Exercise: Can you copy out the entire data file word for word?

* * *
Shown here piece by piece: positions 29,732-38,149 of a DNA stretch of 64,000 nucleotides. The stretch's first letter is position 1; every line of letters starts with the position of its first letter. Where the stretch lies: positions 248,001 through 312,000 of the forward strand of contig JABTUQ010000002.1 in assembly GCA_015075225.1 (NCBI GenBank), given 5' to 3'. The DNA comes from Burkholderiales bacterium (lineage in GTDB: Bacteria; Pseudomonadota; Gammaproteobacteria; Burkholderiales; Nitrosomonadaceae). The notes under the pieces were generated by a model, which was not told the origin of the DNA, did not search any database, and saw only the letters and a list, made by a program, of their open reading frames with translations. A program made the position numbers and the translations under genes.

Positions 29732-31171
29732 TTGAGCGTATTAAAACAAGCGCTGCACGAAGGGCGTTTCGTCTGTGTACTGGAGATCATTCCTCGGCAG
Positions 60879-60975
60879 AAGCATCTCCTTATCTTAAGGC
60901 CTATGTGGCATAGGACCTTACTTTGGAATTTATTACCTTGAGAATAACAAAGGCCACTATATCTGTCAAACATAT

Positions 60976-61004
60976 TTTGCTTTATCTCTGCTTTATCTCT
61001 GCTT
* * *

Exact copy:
Shown here piece by piece: positions 29,732-38,149 of a DNA stretch of 64,000 nucleotides. The stretch's first letter is position 1; every line of letters starts with the position of its first letter. Where the stretch lies: positions 248,001 through 312,000 of the forward strand of contig JABTUQ010000002.1 in assembly GCA_015075225.1 (NCBI GenBank), given 5' to 3'. The DNA comes from Burkholderiales bacterium (lineage in GTDB: Bacteria; Pseudomonadota; Gammaproteobacteria; Burkholderiales; Nitrosomonadaceae). The notes under the pieces were generated by a model, which was not told the origin of the DNA, did not search any database, and saw only the letters and a list, made by a program, of their open reading frames with translations. A program made the position numbers and the translations under genes.

Positions 29732-31171
29732 TTGAGCGTATTAAAACAAGCGCTGCACGAAGGGCGTTTCGTCTGTGTACTGGAGATCATTCCTCGGCAG
Positions 60879-60975
60879 AAGCATCTCCTTATCTTAAGGC
60901 CTATGTGGCATAGGACCTTACTTTGGAATTTATTACCTTGAGAATAACAAAGGCCACTATATCTGTCAAACATAT

Positions 60976-61004
60976 TTTGCTTTATCTCTGCTTTATCTCT
61001 GCTT